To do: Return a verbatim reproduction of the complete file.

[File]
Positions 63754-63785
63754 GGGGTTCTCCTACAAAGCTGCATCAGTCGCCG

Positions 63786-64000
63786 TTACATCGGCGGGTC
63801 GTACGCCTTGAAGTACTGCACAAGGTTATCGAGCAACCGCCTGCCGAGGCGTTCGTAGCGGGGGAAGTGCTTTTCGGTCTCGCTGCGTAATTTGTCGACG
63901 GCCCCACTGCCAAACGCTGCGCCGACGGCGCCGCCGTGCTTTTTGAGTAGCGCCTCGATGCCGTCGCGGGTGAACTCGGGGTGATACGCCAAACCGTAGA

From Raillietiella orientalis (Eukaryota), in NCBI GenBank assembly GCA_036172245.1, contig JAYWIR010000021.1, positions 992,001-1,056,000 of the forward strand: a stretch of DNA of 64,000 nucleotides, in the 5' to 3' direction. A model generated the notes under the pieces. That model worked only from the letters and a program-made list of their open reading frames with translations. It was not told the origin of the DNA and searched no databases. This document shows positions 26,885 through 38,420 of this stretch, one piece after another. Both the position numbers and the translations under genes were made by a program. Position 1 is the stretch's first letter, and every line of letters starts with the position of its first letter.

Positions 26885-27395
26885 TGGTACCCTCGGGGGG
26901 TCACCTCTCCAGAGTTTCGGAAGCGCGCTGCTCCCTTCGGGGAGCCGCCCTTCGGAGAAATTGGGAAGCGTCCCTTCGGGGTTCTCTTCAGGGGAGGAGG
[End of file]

Positions 63754-63785
63754 GGGGTTCTCCTACAAAGCTGCATCAGTCGCCG

Positions 63786-64000
63786 TTACATCGGCGGGTC
63801 GTACGCCTTGAAGTACTGCACAAGGTTATCGAGCAACCGCCTGCCGAGGCGTTCGTAGCGGGGGAAGTGCTTTTCGGTCTCGCTGCGTAATTTGTCGACG
63901 GCCCCACTGCCAAACGCTGCGCCGACGGCGCCGCCGTGCTTTTTGAGTAGCGCCTCGATGCCGTCGCGGGTGAACTCGGGGTGATACGCCAAACCGTAGA

From Raillietiella orientalis (Eukaryota), in NCBI GenBank assembly GCA_036172245.1, contig JAYWIR010000021.1, positions 992,001-1,056,000 of the forward strand: a stretch of DNA of 64,000 nucleotides, in the 5' to 3' direction. A model generated the notes under the pieces. That model worked only from the letters and a program-made list of their open reading frames with translations. It was not told the origin of the DNA and searched no databases. This document shows positions 26,885 through 38,420 of this stretch, one piece after another. Both the position numbers and the translations under genes were made by a program. Position 1 is the stretch's first letter, and every line of letters starts with the position of its first letter.

Positions 26885-27395
26885 TGGTACCCTCGGGGGG
26901 TCACCTCTCCAGAGTTTCGGAAGCGCGCTGCTCCCTTCGGGGAGCCGCCCTTCGGAGAAATTGGGAAGCGTCCCTTCGGGGTTCTCTTCAGGGGAGGAGG